No wider than a postage stamp, the Elphaba truffle’s small size belies its complexity. Beneath its chocolate shell, layers of white and dark chocolate alternate between pistachio-and-cardamom ganache, creating a symphony of unexpected flavours. Inspired sweets such as these have earned CocoaNymph accolades from the Vancouver Observer, which praises the treats as “exotic creations that push the boundaries of a chocolate truffle.”
Chocolatiers pass on their expertise during chocolate-making classes that allow each student to decorate their own batches. All classes take place in the shop, whose romantic atmosphere complements its chocolatey aromas. Punched-tin lanterns illuminate mauve and violet walls and the baby grand piano where staffers belt out ballads about their love for truffles.
Modelled after sweets from classic European chocolatiers, Xoxolat's award-winning chocolate makers concoct an assortment of bars, truffles, and artisanal chocolate creations. Since June 2007, they have treated palates to fair-trade and equitable-trade chocolates and single-origin selections from artisan lines such as Republica Del Cacao, Amedei, and zotter. In addition to selling an assortment of gourmet chocolate bars and truffles, Xoxolat holds a Chocolate 101 class where participants learn cacao bean-facts and the ethics behind eating chocolate Easter bunnies.
Eschewing modernity's machine-based baking, European Breads handcrafts artisanal loaves using ancient recipes that are hundreds or even thousands of years old. Bakers start with natural and unrefined ingredients, which they ferment into dough, knead until it's the right consistency, and mould into chewy baguettes, sweet challah, and convincing replicas of Rodin's The Thinker, assuming the statue had raisins for eyes. At the tables in European Bread's airy café, guests can also help themselves to delicious European specialties such as crepes, perogies, and stuffed cabbage rolls.
After building a loyal fanbase at the farmers' market, Bonchaz set up its own shop in 2010, unveiling a tasty array of baked goods, savoury baguette sandwiches, and aromatic french-press coffee. Taking its name from a Mexican-French milk-bun pastry, the café outfits its signature treat in an array of decadent flavours kissed with a hint of coffee and lovingly torched to a golden-brown crust. The speedy kitchen staff rolls out the fluffy pastries alongside an ever-changing lineup of soups as well as sandwiches filled with smoked salmon, pulled pork, and smooth, creamy hummus.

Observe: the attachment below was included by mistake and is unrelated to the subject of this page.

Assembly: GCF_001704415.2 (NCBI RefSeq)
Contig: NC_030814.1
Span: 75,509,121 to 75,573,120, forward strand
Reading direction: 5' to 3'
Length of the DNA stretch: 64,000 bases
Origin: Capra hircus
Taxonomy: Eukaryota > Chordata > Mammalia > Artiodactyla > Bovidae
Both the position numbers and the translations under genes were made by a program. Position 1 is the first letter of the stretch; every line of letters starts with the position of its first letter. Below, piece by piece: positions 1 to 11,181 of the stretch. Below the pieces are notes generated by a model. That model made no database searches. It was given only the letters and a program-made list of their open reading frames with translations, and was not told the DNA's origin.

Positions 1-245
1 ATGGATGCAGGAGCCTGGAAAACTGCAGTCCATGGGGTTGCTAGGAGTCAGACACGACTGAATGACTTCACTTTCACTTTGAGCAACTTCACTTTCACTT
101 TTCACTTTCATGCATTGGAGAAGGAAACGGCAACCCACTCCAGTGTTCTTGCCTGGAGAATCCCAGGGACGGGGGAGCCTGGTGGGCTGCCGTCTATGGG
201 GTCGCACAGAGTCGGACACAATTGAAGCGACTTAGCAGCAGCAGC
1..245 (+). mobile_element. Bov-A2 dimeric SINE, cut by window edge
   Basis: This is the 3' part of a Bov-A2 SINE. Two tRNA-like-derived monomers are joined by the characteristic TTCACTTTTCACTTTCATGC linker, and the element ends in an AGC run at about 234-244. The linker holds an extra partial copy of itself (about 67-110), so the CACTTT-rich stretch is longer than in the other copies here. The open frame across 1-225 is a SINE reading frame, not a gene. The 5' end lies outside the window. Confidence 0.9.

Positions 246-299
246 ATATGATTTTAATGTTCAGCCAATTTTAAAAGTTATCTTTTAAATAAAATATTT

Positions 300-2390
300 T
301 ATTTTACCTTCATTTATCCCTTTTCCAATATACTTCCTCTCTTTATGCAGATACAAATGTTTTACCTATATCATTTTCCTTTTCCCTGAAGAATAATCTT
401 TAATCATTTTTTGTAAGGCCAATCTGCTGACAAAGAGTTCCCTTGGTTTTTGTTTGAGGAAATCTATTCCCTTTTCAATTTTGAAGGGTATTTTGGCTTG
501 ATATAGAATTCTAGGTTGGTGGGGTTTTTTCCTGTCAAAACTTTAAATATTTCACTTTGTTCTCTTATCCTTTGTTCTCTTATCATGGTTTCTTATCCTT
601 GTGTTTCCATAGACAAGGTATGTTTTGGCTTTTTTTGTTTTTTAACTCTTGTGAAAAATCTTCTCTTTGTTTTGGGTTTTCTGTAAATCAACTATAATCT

Corduroy uses organic, local ingredients and an independent eye for craftsmanship to stitch together tasty food trousers for the tongue-legs of Vancouver foodies. Slip your taste buds into one of Corduroy’s starters, such as prawn cakes ($12), a Dungeness crab salad ($14), or the restaurant’s popular poutine ($11), with two-year aged cheddar, Guinness jus, and truffle oil atop fries. Corduroy’s main dishes are few in number, but they rebound in quality like a strike team of hardened criminals who find redemption in their mission. The pizzas ($14) boast a whole-wheat rosemary and honey crust, with topping combinations including roast chicken and barbecue sauce, chorizo and goat cheese, and roast zucchini and smoked gouda. Savour an organic beef stew braised in red wine with vegetables ($17), spool spaghetti and meatballs ($16) around utensils, or embrace the butternut-squash risotto ($17) with open mouths. Corduroy also livens up melancholic livers with drinks of the beer, wine, cocktail, and martini persuasions.
A bakery outlet for Canada Bread Company Limited, McGavin's offers rows of loaves at wholesale prices. Fill bare cupboards or secret floorboard compartments with discount bread facing a dwindling shelf life, surplus bread from overzealous production lines, and fresh bread from local bakeries. McGavin's white or 100 per cent whole-wheat loaves (five loaves for $10.49) prove eminently slatherable. Other yeasty feasts include Dempster's Bagel six packs (three packs for $8.99), english muffin six packs (three packages for $6.99), and tortillas (three packages for $8.25). The popular discount special section, meanwhile, invites gluten gourmands to mix and match an ever-changing cast of short-dated dough bookends: every product, regardless of size, grain, or resemblance to Winston Churchill costs $1.39, and shoppers can mix and match an assortment of ten loaves for $12. Discount selections change daily and vary by location.